How it Works

World and Energy

Loki is a one-dimensional grid world where each grid location can provide energy where each grid location has an unlimited amount of energy. Living at each location is an agent with a genetically-determined colour (and a genetic key).

Agents extract energy from their location in order to multiply. Each world location has its own lock (typically 3 numbers, a bit like a required PIN) that guards the energy and each agent uses its genetically-defined key (like its own PIN) to access the energy.

It's not an all-or-nothing thing - the better the key matches the lock the more energy the agent can extract at each time step.

Agents also evolve the degree to which their key is specialised, i.e. how accurate it needs to be. Highly specialised keys unlock more energy but are not so tolerant to mismatches. So there's a trade-off; the balance depends on the type of environment. If locks vary considerably across adjacent positions in the world (a rough landscape) then generalist agents can populate neighbouring spaces easier than specialists. Specialists do better if neighbouring areas are similar (see below).

Replication

When any agent's energy reaches its threshold for replication it spawns an offspring that occupies a neighbouring location, remvoving the previous occupant. The offspring inherits a variation of their parent's genetic colour and key.

The parent's energy is shared equally between the two. Colour mutation is minimal so related agents can be identified over time by slowly evolving colour.

In 1D the screen shows a scrolling down history of the living agents in the 1D world. The agents live on a line running across the top of the screen. After each agent has been updated the history is scrolled down and the new agent states written to the top row. Running evolution fast (by increasing the rate of energy extraction) is a pretty way to see agent evolution.

When evolution is slowed down and agent energy level shown as their brightness you can see individual agent replication events taking place.

The keys and locks in these runs have 3 values each so we can visualise then as RGB colours. Here the top row is showing the lock values across the world. It forms a simple a greyscale gradient here; although they can mutate over time. You can see that the agent keys have evolved to roughly match the gradient. Agent keys vary more wildy than their colours because key mutation uses a different type of mutation noise.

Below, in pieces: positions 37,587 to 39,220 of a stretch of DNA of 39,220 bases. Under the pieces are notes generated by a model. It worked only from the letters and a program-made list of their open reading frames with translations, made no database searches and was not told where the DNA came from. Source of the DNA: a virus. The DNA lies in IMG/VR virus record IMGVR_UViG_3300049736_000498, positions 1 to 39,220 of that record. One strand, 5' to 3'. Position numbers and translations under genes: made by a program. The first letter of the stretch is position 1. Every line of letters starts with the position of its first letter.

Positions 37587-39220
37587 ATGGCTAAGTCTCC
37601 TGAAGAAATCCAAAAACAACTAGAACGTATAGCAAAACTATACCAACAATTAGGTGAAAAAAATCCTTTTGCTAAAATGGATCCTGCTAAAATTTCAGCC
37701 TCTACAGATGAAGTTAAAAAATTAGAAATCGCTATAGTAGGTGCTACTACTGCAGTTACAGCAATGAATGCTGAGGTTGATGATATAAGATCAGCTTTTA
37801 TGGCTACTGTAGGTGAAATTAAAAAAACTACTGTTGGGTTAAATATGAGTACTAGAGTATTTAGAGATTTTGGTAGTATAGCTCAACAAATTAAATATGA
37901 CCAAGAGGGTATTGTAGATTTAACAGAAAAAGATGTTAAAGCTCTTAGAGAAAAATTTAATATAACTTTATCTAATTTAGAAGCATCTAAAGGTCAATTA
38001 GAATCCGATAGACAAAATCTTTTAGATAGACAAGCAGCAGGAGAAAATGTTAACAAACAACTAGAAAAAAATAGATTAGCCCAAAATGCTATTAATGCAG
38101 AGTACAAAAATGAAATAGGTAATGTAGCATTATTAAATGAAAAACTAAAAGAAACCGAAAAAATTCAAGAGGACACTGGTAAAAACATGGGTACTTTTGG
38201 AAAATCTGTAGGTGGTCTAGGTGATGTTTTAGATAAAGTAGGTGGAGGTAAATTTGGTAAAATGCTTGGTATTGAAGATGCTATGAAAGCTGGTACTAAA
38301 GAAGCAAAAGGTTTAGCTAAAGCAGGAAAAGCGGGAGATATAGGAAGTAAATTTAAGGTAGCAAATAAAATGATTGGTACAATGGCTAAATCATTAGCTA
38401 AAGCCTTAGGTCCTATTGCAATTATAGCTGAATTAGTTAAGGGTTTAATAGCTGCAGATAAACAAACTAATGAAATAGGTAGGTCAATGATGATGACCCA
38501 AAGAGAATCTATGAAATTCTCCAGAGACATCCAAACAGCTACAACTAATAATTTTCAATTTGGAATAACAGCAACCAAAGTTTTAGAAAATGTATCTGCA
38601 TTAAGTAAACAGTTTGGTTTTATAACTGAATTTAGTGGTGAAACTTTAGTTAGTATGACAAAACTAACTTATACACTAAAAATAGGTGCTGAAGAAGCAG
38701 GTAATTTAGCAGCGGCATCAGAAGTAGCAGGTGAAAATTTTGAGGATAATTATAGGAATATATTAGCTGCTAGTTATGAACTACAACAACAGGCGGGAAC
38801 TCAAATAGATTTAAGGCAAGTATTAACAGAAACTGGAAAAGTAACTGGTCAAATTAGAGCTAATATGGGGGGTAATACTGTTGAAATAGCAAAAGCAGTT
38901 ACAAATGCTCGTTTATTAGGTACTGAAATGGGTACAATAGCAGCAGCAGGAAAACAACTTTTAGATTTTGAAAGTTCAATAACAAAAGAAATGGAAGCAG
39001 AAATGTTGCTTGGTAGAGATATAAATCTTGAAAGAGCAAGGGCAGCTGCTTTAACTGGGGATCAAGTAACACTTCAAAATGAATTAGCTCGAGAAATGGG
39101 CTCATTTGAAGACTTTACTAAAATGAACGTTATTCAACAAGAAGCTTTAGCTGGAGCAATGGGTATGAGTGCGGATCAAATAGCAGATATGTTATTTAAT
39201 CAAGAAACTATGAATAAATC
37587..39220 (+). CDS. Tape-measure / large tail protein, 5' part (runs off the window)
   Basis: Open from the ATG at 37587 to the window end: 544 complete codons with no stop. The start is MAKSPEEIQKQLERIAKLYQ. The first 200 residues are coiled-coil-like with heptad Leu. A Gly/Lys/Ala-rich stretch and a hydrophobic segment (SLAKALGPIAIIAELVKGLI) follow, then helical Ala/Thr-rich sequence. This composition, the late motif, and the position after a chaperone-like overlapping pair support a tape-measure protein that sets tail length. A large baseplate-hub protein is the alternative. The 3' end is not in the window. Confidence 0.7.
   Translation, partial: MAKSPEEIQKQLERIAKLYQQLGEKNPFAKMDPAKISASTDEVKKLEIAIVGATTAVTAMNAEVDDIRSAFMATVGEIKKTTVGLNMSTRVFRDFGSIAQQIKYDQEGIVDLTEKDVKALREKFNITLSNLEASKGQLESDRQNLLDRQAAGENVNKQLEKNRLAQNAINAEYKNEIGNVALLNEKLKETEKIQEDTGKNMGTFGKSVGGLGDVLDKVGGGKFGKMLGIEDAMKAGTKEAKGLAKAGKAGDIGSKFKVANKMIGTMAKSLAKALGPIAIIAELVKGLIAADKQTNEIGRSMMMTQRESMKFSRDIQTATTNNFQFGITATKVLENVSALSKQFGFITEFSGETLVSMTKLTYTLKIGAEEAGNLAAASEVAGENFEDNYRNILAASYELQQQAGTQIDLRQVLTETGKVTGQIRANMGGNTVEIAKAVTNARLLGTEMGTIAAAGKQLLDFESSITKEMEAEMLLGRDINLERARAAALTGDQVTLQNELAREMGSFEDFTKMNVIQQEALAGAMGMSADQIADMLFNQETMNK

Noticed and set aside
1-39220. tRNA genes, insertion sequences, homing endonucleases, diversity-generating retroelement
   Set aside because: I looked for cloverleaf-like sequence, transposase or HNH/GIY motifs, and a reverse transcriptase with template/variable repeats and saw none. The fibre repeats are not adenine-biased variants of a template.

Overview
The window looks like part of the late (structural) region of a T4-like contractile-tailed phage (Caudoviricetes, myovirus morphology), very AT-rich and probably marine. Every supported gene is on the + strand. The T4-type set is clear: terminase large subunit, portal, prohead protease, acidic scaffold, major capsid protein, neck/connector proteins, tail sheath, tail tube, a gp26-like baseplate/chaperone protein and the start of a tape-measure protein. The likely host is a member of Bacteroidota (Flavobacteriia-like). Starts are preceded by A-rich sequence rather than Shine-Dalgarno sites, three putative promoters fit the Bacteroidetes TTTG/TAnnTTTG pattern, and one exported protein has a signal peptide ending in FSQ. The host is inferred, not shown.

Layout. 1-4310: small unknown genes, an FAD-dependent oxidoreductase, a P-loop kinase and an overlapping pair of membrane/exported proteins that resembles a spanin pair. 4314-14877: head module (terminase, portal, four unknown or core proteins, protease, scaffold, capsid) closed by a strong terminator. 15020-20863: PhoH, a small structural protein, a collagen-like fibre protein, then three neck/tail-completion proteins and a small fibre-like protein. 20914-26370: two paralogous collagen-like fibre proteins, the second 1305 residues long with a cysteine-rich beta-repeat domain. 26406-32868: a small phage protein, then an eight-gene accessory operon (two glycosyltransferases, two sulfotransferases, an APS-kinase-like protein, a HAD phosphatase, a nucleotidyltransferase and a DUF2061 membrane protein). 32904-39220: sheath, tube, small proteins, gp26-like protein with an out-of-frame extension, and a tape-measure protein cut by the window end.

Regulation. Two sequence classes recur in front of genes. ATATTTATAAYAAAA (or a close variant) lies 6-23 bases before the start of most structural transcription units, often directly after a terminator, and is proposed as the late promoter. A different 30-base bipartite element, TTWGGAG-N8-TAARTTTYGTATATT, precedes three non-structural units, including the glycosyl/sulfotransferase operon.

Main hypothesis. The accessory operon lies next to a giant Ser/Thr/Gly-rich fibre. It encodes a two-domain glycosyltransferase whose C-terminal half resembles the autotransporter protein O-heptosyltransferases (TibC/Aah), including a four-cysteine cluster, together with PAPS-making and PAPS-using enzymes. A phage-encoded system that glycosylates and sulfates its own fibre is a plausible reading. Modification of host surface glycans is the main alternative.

I haven't been able to produce any particularly pretty visuals with 2D worlds. Might be a case of finding the right parameters. If you find some settings that work then let me know.

A Touch of Science

I wondered if generalist agents would be the more successful agents in a rugged landscape (a world where locks varied wildly) because they would have the ability to colonise unfamiliar territory. To test this out I ran two experiments; one with random locks across the world and the other with locks that varied gradually across the world. A rugged landscape vs a smooth landscape.

Here each world location has been assigned a random lock. The three lock values at each location are shown as RGB across the top, hence the random colours on the top row. For an agent to be able to successfully colonise a neighbouring location it needs to be a bit of a generalist. The columns and hard boundries here illustrate how agent evolution is constrained within local areas.

Here the three lock values at each location vary smoothly from 0 on the left to 1 on the right of the world, shown as a grey gradient. Specialising generates more energy (therefore faster replication) and does not hamper the agents' ability to colonise the local area as its locks are similar. There smoother colour variation and lack of vertical boundaries colour show how single genotypes can replicate across wide areas.

This graph illustrates the difference in generalisation vs specialisatoin. Sigma is the genetic parameter that agents can evolve to control their specialisation. The agents in the rough landscape evolve a higher sigma, i.e less discerning. As locks evolve, so the landscape changes and in turn agents will evolve to match their keys and tune their specialisation/generalistion to match the ruggedness.

Conclusions
  • Rough landscapes promotes generalists
  • Smooth landscapes produce prettier patterns

Running Loki

Project, instructions, configuration, and open source python all on GitHub.

It runs windowed, fullscreen, headless, as a streaming web server or frame-storing mode to make videos.

DIY Standalone Installation

Loki running 'headless' without leyboard or mouse, starting fullscreen on boot and using hardware SHIM buttons to change modes.

Hardware

  • Raspberry Pi 3B+ - £30
  • Pibow Rainbow case - £13
  • Button SHIM - £7
  • 3.5mm composite video cable - £4
  • Mini VGA projector - £20 (charity shop)
  • Picture frame - £4 (charity shop)

Fast Evolution

High energy extraction results in fast evolution. Best rendered with flat RGB colours to see how evolutionary lineage develops over time.

Slow Life

Low energy extraction long lives is best rendered with agent energy affecting colour brightness. Here colour starts bright at start of life and is darkest when each agent divides creating two new agents.

Faster Life

Rending fewer generations speeds up the visuals. Here I start with a quick burst of evolution to smooth out the diversity before lowering extraction rate.

Cheap and cheerful installation

Minimal installation using Rasberry Pi 3, Button SHIM secondhand VGA projector and picture frame.

Button Demo

Button 3 increases the energy extraction rate, quickens time to reproduction and speeds up evolution. Button 2 changes render texturing mode and button 1 changes render colouring mode.